Leaf rollers larvae feed on both fruit and foliage. Foliar injury is generally not a major concern.


Larvae may seal leaf surfaces together and live between them or fold leaves together and live in the folds. Larvae also feed within berries and fruit (The worm in your apple ) and may not be noticed until harvest time, or at consumption.

Young larvae feed on unfolded leaves. Older larvae fold the leaves in half and hold them in place with webbing. Damage results from the larvae feeding within the folded, rolled or webbed leaves, causing them to turn brown and die.

Monitoring should begin early. Look for folded or rolled leaves among the plants. (Fig.1)  The leaves may be discolored or show some feeding damage such as small holes in the leaves. Pick the rolled leaves carefully and examine for leaf roller larvae. If the rolled leaves do not have any larvae present, it is too late to control the larvae. Now you will be dealing with the adults, spraying would be ineffective and costly at this time.

 

 

Controls

Bioneem Insecticide: Concentrate is a safe bio-control recommended against these pests

Pyrethrin

 

 

Only under extreme conditions should spraying be necessary. Healthy plants have an abundance of leaves and the loss of a small percentage will have little if any effect .   My primary concern has always been ...the worm in my Apple, or ...

Higher populations may coincide with fruiting and may cause severe damage but this is rare. Bio-controls are recommended to keep populations in check.

 

 

 

Cutworms  

 

Cutworms are larvae of of a large family of dull-colored , night-flying moths, often visible around lights in Spring, They come in various colors, but are generally a dull gray and well camouflaged within the soil. They are soft-bodied, hairless caterpillars that curl up when touched.  Fully grown, they are less than 2 inches long. (Fig. 1)


Their life cycle consists of egg - larva- pupa and adult.
One generation is produced each year. Eggs overwinter on the tip of grass blades or on the top layer of soil.

 

Army Cutworms (Armyworms) travel in great numbers. They could be grey, brown or black, striped, black sided, yellow-headed and greasy.
They hide under the soil surface during the day, but are voracious night feeders.

On top of the soil they cut through seedlings or devour leaves, leaving only the stem. Some varieties infest Fruit Trees, Vines and Berry Bushes. A few varieties feed on roots causing plants to wilt and die.   Cutworm Damage (Fig.2)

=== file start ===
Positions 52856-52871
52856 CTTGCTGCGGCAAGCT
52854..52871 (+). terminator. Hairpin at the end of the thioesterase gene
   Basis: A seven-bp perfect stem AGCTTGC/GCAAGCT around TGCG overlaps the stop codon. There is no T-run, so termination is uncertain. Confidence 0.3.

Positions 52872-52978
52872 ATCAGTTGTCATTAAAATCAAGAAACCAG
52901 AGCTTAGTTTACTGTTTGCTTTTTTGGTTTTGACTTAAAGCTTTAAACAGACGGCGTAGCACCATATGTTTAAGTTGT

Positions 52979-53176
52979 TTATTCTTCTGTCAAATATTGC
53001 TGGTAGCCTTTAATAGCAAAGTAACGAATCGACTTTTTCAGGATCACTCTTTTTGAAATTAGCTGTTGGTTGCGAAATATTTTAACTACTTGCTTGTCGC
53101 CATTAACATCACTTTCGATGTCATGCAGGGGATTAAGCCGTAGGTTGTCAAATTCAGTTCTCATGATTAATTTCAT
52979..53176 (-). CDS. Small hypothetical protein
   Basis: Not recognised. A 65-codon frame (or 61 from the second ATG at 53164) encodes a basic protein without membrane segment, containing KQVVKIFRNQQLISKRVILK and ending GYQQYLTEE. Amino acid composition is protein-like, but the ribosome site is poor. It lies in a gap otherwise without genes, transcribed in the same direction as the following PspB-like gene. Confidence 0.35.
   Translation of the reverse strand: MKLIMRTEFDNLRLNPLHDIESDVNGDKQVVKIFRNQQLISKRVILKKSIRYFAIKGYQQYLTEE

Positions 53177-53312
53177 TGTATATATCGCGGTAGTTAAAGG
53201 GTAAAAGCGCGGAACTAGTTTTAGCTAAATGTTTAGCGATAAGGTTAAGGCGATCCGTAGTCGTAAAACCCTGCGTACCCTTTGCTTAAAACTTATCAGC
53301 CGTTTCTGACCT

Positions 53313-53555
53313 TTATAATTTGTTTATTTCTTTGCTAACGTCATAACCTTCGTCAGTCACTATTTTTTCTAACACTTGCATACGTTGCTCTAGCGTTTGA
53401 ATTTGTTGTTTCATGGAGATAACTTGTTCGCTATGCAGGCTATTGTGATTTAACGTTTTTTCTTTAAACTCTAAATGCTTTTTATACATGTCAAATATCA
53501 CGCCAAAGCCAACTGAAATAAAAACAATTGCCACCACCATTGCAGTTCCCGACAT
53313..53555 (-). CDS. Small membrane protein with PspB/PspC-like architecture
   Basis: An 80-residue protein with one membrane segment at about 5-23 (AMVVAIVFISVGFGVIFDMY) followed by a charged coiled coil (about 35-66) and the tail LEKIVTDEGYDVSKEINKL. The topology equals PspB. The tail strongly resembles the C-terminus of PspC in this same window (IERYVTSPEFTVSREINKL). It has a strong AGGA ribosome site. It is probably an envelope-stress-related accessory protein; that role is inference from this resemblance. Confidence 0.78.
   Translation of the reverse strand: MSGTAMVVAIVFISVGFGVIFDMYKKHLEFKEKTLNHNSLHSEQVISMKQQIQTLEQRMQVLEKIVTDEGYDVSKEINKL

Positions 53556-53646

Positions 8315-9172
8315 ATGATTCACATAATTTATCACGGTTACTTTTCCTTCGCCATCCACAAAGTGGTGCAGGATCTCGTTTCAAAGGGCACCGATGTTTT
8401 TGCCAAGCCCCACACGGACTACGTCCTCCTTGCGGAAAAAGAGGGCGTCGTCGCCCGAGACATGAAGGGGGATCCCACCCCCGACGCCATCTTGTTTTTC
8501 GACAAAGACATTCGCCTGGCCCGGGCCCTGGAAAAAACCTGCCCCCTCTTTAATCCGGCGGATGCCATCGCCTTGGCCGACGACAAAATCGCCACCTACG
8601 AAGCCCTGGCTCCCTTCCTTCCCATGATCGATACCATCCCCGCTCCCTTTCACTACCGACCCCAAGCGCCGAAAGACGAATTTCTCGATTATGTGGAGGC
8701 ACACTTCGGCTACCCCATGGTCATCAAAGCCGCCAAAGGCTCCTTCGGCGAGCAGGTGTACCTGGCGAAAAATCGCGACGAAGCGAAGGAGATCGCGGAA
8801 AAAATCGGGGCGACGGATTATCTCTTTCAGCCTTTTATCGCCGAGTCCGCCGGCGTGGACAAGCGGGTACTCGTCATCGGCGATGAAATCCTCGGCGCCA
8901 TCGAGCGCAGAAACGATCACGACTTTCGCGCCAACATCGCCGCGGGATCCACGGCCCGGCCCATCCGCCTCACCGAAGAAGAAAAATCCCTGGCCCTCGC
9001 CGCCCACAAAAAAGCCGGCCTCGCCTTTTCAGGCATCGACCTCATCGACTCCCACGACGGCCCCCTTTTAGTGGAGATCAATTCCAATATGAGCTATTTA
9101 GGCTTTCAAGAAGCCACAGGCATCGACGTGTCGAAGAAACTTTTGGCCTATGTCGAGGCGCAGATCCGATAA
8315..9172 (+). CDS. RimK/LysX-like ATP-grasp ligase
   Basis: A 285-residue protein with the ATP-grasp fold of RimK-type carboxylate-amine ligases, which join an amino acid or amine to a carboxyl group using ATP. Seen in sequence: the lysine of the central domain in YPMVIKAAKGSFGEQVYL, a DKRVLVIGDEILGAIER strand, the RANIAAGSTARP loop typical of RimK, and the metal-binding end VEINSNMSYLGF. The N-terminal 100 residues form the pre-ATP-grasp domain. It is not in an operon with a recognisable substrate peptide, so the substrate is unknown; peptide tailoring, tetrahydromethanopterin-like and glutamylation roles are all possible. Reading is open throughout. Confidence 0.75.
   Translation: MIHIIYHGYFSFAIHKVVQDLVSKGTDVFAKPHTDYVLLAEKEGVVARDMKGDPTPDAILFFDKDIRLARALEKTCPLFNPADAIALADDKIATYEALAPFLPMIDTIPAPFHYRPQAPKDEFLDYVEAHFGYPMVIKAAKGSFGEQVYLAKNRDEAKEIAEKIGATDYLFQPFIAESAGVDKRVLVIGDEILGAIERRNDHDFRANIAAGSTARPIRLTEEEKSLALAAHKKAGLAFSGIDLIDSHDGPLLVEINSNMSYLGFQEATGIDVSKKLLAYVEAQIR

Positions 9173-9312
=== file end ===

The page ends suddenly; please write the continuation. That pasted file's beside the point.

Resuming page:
Usually larvae chew young plants off at the base at or near ground level. When you see a freshly severed plant, carefully stir the soil around it and you can usually find and destroy the culprit before it can move to the next plant. Sometimes you will find more than one cutworm in the immediate area ....Plants are often cut off completely at or just below the soil surface giving the appearance of a freshly mowed a

 

 

Controls

Bacillus Thuringiensis Thuricide is a safe bio-control recommended against these pests

Diatomaceous Earth is a highly effective preemptive device against further infestation.   Organic Pest Control: Diatomaceous Earth Mastergardening Brand 3.6 lbs

Predators / Natural Control

Praying Mantids Most cutworms are night feeders, The Mantid (Mantis) hunts at night (As well as day)

Beneficial Nematodes are useful against cutworms as They hide under the soil surface during the egg and larva stages.  

 

 

 Their favorite garden menu consists of  Corn, Tomato, pepper, cabbage, peas, beans, and squash.

They also feed on Potatoes, Cauliflower, Misc. greens, Melons and Onions

They avoid plants with woody stems.

 

 

 

Wireworms  

 

Wireworms are the slender, yellowish-brown, hard-bodied larvae of various beetles There are many species of wireworm , various species attack Beans, Carrots, beet, celery, lettuce, onion, sweet potato, turnip, and mustard . These worms reek their havoc by puncturing and tunneling  stems, roots and tubers. Carrots are a particular favorite.

They also feed on the seeds prior to germination or shortly after germination. If the plants do germinate at all they will continue to deteriorate, because wireworms bore into underground portions of the stem causing further wilting and ultimately death.

They continue to feed upon the small roots of many plants throughout the season. Wireworm larvae are generally hard, burnt brown, smooth, varying from 1/2 to 1-1/2 inches in length when full grown. Some species are soft, and white or yellowish in color.
 

 

 

 


 

Note; Insecticide labels provide an extensive amount of information and indicate that the insecticide has been extensively tested, and evaluated by the EPA . Insecticides cannot be legally registered, much less sold, without going through these procedures. Among the information included on an insecticide label is the "directions for use", and perhaps more importantly, information with regard to the toxicity of the chemical. Any chemical is potentially toxic . READ THE LABEL BEFORE APPLYING ANY PESTICIDE. & Follow all label directions. This publication contains pesticide recommendations. Changes in pesticide regulations occur constantly, some materials mentioned may no longer be available, and some uses may no longer be legal.